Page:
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Are these all adjectives tired, selected, hired?

  1. He has been tired to study.
  2. He has been selected as an entertainer at the party.
  3. The job I had been hired to do was no longer needed.

Or, these are verbs?

  • The first is non grammatical--you could say "too tired to study" but not just "tired to study". It would be an adjective in that case. The second is a verb in a present perfect passive construction. The third is a verb in a past perfect passive construction. – Kitkat Jul 29 at 20:23
  • Present = They select him; Present perfect = They have selected him; Past = They selected him; Past perfect = They had selected him; Passive (present) = He is selected by them; Present perfect passive = He has been selected by them; Passive (simple past) = He was selected by them; Past perfect passive = He had been selected by them; – Kitkat Jul 29 at 20:29
  • A good way to tell (usually) if something is a passive verb vs an adjective: see if you can add "by them" to the end. "I had been hired by them" makes sense (verb in passive). "He has been tired by them" does not (adjective). – Kitkat Jul 29 at 20:32
  • Thanks, but I don't see 'by them'. I mean I am not using 'by' at all. How are they still passive construction? – user963241 Jul 30 at 5:39
  • @Kitkat: I think your comments should be rewritten into an answer. – sharur Jul 30 at 7:36
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  1. He has been tired to study.

This is currently ungrammatical. It could be rewritten as either:

a. He has been too tired to study.

Meaning, he cannot study because he is overly tired. Tired in this case is acting as an adjective, and the present perfect form of "to be" ("has been") is the verb. (see Note 3)

Or:

b. He has been tired by study.

Meaning, the act of studying has tired him. Tired in this case is a verb.

  1. He has been selected as an entertainer at the party.

'Selected' is a verb here, in the same form as sentence 1b above. This form is called the present perfect passive.

  1. The job [that] I had been hired to do was no longer needed.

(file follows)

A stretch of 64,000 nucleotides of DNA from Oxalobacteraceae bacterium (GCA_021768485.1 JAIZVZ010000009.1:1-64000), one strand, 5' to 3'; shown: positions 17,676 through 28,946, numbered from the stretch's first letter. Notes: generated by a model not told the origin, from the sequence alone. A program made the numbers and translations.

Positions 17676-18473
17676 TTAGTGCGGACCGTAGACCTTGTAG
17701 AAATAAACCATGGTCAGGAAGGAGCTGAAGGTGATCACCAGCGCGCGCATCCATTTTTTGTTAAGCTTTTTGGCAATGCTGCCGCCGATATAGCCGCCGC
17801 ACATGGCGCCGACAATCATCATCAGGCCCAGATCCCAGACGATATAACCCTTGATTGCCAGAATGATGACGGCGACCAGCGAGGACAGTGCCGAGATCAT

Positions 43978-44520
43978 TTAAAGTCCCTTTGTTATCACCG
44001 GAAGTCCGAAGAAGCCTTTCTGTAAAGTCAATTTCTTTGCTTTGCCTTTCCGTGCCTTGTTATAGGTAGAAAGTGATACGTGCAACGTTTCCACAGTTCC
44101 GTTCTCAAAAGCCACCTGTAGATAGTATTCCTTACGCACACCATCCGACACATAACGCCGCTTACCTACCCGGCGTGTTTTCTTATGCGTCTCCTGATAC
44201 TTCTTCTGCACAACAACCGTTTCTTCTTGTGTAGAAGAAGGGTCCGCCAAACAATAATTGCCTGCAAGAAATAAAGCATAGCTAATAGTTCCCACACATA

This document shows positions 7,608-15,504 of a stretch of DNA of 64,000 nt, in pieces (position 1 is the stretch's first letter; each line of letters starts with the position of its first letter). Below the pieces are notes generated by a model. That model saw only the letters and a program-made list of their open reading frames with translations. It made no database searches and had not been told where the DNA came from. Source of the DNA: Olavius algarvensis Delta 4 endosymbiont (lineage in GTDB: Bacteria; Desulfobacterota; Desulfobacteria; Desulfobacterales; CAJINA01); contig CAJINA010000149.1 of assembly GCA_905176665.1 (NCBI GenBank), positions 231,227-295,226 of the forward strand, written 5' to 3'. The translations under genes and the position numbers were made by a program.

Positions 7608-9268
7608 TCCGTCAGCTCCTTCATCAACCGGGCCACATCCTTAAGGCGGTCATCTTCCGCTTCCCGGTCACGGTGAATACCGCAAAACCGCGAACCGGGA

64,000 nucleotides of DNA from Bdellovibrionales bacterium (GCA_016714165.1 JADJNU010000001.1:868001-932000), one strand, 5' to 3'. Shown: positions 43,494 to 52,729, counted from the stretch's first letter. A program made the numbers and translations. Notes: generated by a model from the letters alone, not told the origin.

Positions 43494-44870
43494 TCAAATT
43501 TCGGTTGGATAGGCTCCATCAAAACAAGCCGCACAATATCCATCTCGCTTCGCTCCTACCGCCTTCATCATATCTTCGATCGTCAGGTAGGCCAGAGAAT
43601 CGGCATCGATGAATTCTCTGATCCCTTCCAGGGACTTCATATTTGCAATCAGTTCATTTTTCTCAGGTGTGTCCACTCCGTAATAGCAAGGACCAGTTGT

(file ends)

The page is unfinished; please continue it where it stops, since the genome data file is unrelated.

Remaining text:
'Hired' is a verb here. This form is called the past perfect passive. (see Note 4)


Let's look first at what "passive" means. This is what's called a "voice". A verb in English can have active or passive voice. Active voice tends to mean the subject of the sentence is the one doing the action of the verb. Passive voice tends to mean the subject of the sentence is being acted on, by someone or something else.

Active:

The committee selected him as an entertainer.

Passive:

He was selected as an entertainer by the committee.

He was selected as an entertainer.

You'll notice the "actor" (the committee, who is the one selecting) in the second passive example can be dropped. The sentence is passive either way. Passive sentences will be of the form "to be" + past tense verb ("is selected", "was dropped", "has been driven", etc). The form of "to be" determines the tense, but you can have passive sentences in any tense.

(Note: an idiomatic way of telling if a sentence is passive is seeing if you could add the phrase "by me"/"by them"/"by zombies" to the end, assuming there's not already a "by [actor]" construction in the sentence. If the result after adding "by me" is still grammatical, the sentence is in passive voice. This may not be useful in all cases, but can be a quick check if unsure.)


Now let's look at the past and present perfect tenses. ("Perfect" is technically called an aspect, but it's likely easier to think of it as part of the tense.)

Present perfect tense is formed by "has/have" + the past tense of the verb. This is in past perfect tense:

The committee has selected him.

He has been selected by the committee.

Though both are present perfect, the first is in active voice and the second in passive.

Past perfect tense is formed by "had" + the past tense of the verb. This is in past perfect tense:

They had hired me to do a job.

I had been hired [by them] to do a job.

Though both are past perfect, the first is in active voice and the second in passive.


Note 1: With thanks to sharur!

Note 2: A helpful reference guide to voices and tense.

Note 3: There can be some debate about whether words like "tired" which are formed from the past participle of verbs ("to tire") are adjectives or passive verbs when used in a sentence like "He was tired." In essence they are both/context dependent, and we can decide how to interpret them. You can look up "participle adjectives" to find more.

Note 4: Note that "[that] I had been hired to do" is an adjective clause modifying the subject "job", not a part of the main structure of the sentence, which could be changed to "The job was no longer needed" if the clause was removed. I consider only the clause here.

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